This is one of the very few places where golf is still played like 100 years ago. Nobody knows who laid those 9 holes out on the links or when exactly it happened. In fact, nothing much appears to have been done at all outside of fencing off a few green sites and creating sufficiently undulated putting surfaces within. Fairway lines and conditioning are determined by grazing animals, there's an honesty box for the greenfee and the makeshift clubhouse incredibly has showers and a lounge.
Like any ancient course it is perfectly playable in high winds, no modern contraptions have been added to make fairways smaller. It's not a bunkerless course but the sand traps are so few and far between that many a player will not even remember them. There is a burn on the final two holes, but it shouldn't ordinarily come into play except perhaps in a very strong headwind.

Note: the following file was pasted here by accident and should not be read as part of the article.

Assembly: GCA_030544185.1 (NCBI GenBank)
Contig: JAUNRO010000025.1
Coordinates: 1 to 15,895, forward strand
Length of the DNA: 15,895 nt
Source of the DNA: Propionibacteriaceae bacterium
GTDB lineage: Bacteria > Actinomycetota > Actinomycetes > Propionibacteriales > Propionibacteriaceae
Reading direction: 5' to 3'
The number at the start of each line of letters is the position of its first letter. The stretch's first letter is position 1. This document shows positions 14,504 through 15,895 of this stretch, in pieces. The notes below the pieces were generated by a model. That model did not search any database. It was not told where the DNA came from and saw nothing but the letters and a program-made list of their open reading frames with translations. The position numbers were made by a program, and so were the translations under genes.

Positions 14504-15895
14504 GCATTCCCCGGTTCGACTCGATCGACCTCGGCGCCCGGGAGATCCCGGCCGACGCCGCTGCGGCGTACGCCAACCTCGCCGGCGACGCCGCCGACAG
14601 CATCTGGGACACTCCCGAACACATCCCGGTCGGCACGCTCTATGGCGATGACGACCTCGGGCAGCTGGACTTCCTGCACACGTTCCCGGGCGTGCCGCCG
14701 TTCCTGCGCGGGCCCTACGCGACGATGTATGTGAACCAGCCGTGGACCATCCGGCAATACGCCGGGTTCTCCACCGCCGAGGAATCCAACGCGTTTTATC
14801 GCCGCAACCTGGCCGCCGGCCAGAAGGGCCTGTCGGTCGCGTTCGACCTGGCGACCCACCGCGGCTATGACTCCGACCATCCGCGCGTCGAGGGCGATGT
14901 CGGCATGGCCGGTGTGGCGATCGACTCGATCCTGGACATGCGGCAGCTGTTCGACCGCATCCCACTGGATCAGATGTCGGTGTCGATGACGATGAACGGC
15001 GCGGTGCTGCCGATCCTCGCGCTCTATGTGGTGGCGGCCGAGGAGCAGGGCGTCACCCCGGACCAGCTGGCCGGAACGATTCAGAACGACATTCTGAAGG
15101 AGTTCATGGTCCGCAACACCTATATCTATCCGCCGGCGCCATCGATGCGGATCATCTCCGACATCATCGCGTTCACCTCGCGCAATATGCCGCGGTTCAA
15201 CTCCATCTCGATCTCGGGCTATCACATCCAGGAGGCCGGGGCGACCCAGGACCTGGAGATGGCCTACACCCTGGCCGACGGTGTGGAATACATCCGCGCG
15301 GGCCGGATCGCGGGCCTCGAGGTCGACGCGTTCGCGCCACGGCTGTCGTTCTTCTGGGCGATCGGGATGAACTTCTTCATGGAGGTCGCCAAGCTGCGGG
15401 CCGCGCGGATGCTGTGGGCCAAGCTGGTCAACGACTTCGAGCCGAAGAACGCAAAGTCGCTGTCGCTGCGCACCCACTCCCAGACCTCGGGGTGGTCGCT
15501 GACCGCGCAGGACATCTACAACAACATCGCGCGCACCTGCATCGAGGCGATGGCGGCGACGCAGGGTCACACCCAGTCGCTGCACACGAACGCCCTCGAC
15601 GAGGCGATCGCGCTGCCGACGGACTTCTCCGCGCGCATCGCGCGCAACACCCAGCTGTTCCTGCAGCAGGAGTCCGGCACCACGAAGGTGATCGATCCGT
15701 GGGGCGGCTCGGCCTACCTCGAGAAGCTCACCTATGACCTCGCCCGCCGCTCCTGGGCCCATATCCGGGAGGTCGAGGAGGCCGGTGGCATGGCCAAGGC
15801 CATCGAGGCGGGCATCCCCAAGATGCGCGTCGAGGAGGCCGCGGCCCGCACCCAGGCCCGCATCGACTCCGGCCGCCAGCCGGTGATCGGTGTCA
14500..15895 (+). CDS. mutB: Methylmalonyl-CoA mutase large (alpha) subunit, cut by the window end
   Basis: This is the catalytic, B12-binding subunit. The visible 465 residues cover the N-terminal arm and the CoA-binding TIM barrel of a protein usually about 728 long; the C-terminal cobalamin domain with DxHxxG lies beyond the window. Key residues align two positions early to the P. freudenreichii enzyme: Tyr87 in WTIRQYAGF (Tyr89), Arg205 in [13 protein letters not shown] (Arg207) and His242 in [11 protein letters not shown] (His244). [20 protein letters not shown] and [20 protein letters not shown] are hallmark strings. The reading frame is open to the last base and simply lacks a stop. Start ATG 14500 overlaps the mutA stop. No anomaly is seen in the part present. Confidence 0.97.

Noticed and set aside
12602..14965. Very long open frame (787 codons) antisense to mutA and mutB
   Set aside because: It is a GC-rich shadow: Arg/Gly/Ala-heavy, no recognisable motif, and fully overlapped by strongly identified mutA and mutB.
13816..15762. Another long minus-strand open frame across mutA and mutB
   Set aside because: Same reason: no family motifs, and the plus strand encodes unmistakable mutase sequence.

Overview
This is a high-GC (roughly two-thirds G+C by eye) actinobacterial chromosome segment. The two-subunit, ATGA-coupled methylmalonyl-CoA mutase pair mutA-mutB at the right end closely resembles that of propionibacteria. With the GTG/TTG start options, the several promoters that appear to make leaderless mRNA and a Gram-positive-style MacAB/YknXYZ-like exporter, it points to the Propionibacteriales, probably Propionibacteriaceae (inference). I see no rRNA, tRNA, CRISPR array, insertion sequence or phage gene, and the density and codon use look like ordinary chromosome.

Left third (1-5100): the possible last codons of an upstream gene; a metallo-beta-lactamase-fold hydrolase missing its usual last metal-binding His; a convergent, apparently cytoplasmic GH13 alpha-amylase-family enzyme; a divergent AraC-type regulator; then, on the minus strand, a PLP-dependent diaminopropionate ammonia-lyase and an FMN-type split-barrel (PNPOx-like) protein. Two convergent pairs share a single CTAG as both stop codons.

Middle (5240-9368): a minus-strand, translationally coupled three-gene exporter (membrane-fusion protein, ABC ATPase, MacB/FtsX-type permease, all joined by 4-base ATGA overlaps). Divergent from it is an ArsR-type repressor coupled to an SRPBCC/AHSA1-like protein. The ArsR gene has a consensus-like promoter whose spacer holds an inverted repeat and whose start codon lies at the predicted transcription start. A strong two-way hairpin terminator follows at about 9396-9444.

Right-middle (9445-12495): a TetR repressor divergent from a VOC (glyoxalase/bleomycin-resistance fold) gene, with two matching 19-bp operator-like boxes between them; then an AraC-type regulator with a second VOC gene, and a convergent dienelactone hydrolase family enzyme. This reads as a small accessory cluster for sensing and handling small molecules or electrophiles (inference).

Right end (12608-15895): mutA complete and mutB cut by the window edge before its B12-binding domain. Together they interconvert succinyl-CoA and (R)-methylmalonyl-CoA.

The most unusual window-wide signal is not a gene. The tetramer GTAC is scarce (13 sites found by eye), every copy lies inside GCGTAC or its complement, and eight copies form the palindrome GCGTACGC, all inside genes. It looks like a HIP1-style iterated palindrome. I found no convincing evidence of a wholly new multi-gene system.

These types of 9 hole courses are normally designed to accommodate players going round and round again, until they get tired of golfing - which can potentially take many loops in a grandiose setting like this. However, the club found it necessary to add a practice hole, which disrupts the flow a bit. Natural and original courses should rarely be changed, but if one thing could be done here, then it is the creation of better connections between some of the holes.